County makes plea for money to repair courthouse

By Emily Bialkowski

Caledonia Argus


Efforts to update the historical Houston County Courthouse continue to unfold, and county representatives will plead their case for money from the state on Oct. 8 in front of the Minnesota House Capital Investment Committee.

The courthouse, which houses the majority of the county’s essential departments and 68 employees, needs significant roof repairs, a new main entry, a new air conditioning system and an updated fire and security system. Also, the windows and doors need replacement, and the exterior stone walls need a professional cleaning.

The county has requested a 2014 capital appropriation of $500,000 to fix these significant deficiencies.

In their presentation, county staff will emphasize obstacles to self-funding the improvement project, including:

• Houston County is currently  limited to a 3 percent levy increase.

• The county continues to experience increased demand for its services with limited ability to increase revenue.

• The county’s population continues to decline, while the population of those age 65 and older increases.

More specifically, in 2000 the total population was 19,718 with 16 percent age 65 and older. By 2012 the population declined to 18,837 with 19 percent age 65 and older.

This information, along with the fact that the building was constructed in 1885 and is listed in the National Register of Historic Places, will help it to fall on attentive ears, county representatives hope.

Early indications for funding, however, have not been positive. In early September, State Rep. Greg Davids, R-Preston, and Sen. Jeremy Miller, R-Winona, toured the building and entertained the county’s request for state dollars. The politicians agreed to fully support the proposal but warned that many other projects have stood in line longer.

“We appreciated the opportunity to see the building. We’ll do what we can to advocate on behalf of Houston County, but the request for the courthouse is going to be a challenge,” Miller said at the time, adding, “It’s not a quick process, as many of you know, and we’re just trying to be realistic.”

Davids echoed the sentiment and said there are requests that have been waiting for funding for upward of seven years.

“That said, we will carry it forward with all the effort we can give it,” Davids said.

The presentation will, at the very least, provide an opportunity to have the county’s plea heard.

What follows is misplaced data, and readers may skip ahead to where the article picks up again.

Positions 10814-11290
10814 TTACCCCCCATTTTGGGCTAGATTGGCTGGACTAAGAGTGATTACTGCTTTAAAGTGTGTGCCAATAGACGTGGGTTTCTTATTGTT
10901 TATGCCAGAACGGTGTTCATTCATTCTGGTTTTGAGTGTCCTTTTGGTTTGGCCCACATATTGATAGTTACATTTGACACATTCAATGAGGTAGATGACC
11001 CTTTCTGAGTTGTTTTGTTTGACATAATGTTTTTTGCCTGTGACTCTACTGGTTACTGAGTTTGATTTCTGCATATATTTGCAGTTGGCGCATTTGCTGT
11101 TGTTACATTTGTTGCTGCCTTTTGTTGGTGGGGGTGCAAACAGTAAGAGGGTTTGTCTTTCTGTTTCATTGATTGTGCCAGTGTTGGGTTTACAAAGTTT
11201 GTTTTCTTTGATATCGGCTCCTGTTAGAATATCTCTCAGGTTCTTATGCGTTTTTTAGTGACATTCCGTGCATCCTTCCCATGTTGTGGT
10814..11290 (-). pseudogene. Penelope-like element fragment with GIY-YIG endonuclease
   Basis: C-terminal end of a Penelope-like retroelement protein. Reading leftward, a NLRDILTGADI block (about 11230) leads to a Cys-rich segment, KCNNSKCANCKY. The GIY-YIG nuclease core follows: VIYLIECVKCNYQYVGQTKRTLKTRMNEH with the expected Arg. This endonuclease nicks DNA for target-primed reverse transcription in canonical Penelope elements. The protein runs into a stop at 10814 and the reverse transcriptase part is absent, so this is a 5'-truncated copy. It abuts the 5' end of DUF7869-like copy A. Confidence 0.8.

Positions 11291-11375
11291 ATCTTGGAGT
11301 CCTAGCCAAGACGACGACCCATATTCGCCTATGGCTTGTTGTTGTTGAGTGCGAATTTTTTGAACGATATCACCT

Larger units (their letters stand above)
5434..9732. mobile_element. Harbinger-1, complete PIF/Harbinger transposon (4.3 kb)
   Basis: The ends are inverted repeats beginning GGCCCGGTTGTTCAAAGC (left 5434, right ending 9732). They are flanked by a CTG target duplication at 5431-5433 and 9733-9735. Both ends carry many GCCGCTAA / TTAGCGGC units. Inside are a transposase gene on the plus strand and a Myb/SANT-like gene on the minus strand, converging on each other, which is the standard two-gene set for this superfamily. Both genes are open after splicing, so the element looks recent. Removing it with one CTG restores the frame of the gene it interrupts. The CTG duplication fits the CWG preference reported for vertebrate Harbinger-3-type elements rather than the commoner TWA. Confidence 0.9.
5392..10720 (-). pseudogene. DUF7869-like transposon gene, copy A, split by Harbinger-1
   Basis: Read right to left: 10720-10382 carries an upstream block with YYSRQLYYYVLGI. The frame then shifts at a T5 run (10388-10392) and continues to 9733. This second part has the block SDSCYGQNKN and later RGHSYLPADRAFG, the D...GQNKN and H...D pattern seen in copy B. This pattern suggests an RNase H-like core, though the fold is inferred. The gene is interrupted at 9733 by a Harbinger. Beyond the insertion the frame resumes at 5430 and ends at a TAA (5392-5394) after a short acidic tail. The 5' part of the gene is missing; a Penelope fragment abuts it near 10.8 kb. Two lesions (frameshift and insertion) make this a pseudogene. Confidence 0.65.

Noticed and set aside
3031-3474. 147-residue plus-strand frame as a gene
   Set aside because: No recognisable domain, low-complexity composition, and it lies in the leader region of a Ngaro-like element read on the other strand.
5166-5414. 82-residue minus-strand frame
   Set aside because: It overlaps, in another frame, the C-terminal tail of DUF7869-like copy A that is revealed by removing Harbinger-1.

Other county news

Other than efforts for the courthouse, the County Board had a lean agenda Oct. 1.

In response to June’s flood, the board awarded a shoulder aggregate contract to Breuning Rock Products for roughly $223,000. Highway engineer Justin Conway said the shoulders need attention sooner rather than later.

“With the farm traffic that’s coming, we’re going to lose our asphalt with no protection there,” he warned.

The item is scheduled to get FEMA dollars, but the bid was 6.9 percent over the estimated cost. Despite this, the board agreed to move forward and glean dollars from a different budget to get the work off the ground.


Grant application

The Houston County Fair Board  asked if the county would sponsor a grant application to the Minnesota Horse Council. The grant requires applicants to possess 501(c)(3) nonprofit status, and the board was hoping to use the county’s government status to apply.

This type of request has been approved in the past, but has recently been flagged by the auditors, Finance Director Carol Lapham said.

“We can say we are the fiscal agent, but if our name is on the grant, we have reporting requirements,” she said, asking that future requests be brought to her attention ahead of time.

The board approved the request with the condition that procedures be set up in the future to help the finance department.


Closed session

Finally, the board agreed to schedule a closed session meeting on Oct. 9 to discuss allegations of misconduct by a county employee.